On Saturday night and through Sunday morning, President-elect Joe Biden was praised by members and advocates of the disabled community who celebrated the reference to “disability” in his victory speech.
“We must make the promise of the country real for everybody — no matter their race, their ethnicity, their faith, their identity or their disability,” the president-elect said Saturday night in Wilmington, Delaware.
To some, Biden’s reference marked a stark contrast to President Donald Trump, a vocal opponent of health science whose list of ableist behaviors includes mocking a disabled reporter in 2016 and instituting policies that made it difficult for disabled immigrants to receive vital health benefits.
On social media, disabled activists and allies to the movement instantly took note of Biden’s call for them to be afforded equal opportunity, and many used the hashtag #CripTheVote in reference to the years-long campaign to realize the disabled community as a critical voting bloc. Many observers noted it was their first time hearing a president reference the disabled community so specifically, and many credited Biden’s national disability engagement director, Molly Doris-Pierce, for emphasizing the community’s needs to the campaign.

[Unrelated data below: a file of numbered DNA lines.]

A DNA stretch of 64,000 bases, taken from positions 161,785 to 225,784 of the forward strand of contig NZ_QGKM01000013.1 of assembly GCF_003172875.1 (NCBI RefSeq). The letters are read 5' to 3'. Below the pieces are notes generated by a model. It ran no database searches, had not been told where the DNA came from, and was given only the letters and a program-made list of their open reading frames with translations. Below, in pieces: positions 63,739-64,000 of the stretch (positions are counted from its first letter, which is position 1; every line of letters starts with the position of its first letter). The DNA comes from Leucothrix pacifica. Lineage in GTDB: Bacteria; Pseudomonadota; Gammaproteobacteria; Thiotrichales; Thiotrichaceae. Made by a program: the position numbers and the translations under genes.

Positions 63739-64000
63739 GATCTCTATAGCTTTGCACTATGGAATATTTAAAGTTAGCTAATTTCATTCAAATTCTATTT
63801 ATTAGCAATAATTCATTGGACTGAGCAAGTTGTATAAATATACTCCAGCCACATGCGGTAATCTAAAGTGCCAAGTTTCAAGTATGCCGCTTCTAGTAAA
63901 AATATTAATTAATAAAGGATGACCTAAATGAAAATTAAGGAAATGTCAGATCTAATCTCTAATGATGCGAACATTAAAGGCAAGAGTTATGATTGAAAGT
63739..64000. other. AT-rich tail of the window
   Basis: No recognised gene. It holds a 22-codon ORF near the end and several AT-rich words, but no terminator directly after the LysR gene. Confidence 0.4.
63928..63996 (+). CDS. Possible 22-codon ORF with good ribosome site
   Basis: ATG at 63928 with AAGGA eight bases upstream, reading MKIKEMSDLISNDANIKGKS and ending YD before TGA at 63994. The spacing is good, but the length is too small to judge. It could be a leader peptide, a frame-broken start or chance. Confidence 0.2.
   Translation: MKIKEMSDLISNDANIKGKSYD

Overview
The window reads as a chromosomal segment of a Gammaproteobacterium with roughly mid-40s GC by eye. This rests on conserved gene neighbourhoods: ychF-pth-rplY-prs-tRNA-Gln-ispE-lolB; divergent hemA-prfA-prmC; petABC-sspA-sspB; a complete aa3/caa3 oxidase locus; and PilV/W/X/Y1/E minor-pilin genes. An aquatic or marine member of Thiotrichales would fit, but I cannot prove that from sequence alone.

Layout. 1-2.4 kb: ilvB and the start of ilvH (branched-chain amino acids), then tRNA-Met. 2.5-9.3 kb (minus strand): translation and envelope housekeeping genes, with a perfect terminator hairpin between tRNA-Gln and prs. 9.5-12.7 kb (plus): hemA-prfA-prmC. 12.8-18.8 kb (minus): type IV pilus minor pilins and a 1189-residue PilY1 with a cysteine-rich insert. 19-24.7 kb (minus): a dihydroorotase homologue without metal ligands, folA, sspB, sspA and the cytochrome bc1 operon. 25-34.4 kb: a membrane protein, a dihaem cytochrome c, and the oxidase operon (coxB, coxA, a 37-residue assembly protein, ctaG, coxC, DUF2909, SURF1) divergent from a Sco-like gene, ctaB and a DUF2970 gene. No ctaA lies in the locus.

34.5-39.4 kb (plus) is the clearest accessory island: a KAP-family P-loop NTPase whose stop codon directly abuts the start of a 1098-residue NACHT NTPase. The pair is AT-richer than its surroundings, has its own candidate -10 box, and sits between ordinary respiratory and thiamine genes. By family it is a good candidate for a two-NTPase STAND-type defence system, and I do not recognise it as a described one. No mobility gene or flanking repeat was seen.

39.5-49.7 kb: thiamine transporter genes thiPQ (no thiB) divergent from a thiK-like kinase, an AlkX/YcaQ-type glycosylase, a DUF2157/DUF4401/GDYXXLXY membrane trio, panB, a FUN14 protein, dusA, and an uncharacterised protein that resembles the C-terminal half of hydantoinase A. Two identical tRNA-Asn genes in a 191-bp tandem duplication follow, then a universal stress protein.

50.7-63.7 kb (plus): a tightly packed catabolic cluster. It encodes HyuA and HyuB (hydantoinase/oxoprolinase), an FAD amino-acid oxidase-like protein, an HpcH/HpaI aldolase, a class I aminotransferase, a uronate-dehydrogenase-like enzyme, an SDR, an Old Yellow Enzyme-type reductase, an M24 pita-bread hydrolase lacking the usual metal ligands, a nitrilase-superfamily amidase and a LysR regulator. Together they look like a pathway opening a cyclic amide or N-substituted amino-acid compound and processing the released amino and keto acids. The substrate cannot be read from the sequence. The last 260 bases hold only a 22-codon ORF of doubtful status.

On Saturday, Doris-Pierce was among thousands who celebrated both Biden’s acknowledgment and the ensuing momentum that came when CNN host Jake Tapper referenced #CripTheVote in news coverage following Biden’s speech.
People with disabilities make up “the nation’s largest minority,” accounting for roughly 50 million Americans, according to the Department of Labor. While many activists urged cautious optimism and encouraged others to apply continuous pressure to the Biden administration, the overwhelming response from advocacy groups and people with disabilities toward his remarks suggest many see far greater opportunity for progress under Biden than would have been possible with the outgoing president.
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